KINGSTON, Jamaica — Retired Assistant Commission of Police Les Green is expected to testify from the Ukraine via video link at today’s sitting of the Tivoli Enquiry Commission, which is now in its final week at the Jamaica Conference Centre downtown Kingston.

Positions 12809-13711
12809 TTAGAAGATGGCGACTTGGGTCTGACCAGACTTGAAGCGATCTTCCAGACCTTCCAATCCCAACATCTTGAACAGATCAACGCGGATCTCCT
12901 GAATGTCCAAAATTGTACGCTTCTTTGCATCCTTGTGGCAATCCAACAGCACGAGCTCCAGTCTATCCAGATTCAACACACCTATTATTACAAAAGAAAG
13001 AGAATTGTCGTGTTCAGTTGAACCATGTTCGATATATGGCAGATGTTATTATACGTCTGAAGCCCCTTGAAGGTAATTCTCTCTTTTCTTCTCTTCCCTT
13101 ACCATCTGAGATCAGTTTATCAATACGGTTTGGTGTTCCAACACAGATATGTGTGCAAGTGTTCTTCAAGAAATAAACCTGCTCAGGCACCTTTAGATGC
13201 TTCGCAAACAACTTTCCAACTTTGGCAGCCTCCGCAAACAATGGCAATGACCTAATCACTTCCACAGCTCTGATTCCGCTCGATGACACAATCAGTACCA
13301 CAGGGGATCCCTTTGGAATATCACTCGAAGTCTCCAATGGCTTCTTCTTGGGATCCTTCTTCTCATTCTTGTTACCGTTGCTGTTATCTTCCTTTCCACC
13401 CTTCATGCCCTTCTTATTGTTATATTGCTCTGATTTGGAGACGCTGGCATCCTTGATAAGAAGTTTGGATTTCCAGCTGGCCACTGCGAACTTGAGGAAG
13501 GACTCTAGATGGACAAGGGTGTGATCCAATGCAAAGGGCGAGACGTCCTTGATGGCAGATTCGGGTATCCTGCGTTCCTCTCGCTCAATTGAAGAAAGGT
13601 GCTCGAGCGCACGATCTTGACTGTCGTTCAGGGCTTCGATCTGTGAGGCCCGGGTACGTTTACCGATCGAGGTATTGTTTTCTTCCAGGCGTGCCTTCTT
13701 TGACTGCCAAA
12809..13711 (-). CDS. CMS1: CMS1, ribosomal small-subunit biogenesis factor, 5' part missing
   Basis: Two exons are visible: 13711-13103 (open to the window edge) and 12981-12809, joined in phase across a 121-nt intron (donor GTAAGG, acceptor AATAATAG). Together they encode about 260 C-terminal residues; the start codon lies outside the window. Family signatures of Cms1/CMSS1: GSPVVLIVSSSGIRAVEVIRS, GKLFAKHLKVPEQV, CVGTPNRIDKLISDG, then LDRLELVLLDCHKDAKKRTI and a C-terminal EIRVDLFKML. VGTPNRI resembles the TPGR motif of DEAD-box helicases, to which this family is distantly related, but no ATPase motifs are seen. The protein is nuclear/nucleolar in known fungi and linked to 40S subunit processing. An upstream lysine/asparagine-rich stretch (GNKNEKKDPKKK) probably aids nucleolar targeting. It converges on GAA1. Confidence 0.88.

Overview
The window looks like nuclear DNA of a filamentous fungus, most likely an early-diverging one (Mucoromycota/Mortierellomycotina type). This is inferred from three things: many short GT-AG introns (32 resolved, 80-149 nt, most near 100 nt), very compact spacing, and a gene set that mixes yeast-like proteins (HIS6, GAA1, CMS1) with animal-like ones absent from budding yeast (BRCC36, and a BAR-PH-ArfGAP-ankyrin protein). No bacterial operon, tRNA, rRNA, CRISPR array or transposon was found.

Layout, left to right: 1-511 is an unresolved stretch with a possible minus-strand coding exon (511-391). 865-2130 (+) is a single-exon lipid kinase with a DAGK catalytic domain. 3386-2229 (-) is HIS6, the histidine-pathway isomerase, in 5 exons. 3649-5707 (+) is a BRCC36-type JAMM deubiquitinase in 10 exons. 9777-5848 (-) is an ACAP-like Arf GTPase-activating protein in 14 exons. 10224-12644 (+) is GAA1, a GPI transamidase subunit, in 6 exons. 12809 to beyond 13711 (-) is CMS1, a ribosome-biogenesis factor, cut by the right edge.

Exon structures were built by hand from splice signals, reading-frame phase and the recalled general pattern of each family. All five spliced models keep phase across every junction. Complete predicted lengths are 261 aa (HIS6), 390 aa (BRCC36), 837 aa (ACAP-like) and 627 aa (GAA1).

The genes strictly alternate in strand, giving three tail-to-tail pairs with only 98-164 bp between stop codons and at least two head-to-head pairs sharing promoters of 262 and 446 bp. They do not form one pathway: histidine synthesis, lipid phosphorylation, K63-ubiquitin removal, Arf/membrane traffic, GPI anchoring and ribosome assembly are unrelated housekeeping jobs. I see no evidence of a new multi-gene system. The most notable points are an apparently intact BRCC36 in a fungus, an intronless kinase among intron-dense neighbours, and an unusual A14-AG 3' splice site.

Meanwhile, the commission heard testimonies on Monday from Dr Natalie Whylie, a senior medical doctor at the Kingston Public Hospital and Dr Sai Nagendra Prasad Kadiyala, a consultant forensic pathologist, who had performed post mortems on some of bodies of the men killed during the operation. Dr Whylie testified that between May 22 and 28, 2010, the hospital recorded 121 cases, which included 70 fatal and 51 non-fatal injuries attributed to the operation in West Kingston. “The injuries ranged from superficial lacerations to severe life-threatening injuries involving major vascular neurological and bone structure,” she said. Dr Whylie also testified that several bodies were taken to the hospital by police officers including the bodies of 26 males, which were brought in the back of two police trucks on May 25, at 8:44 am and 12 unidentified male bodies between ages 15 and 40 were taken to the hospital in another truck on the same day at 2:35 pm.Dr Prasad in his testimony told the commission that between June 21 and July 11, 2010, he performed post-mortem on 35 of the bodies of the men who were killed in Tivoli and that the majority of the bodies had gunshot wounds and were in a state of late decomposition. The pathologist when questioned about the cause of the decomposition testified that the temperature and the fact that the bodies were exposed to sunlight and were still clad in clothing had resulted in the state of decomposition.
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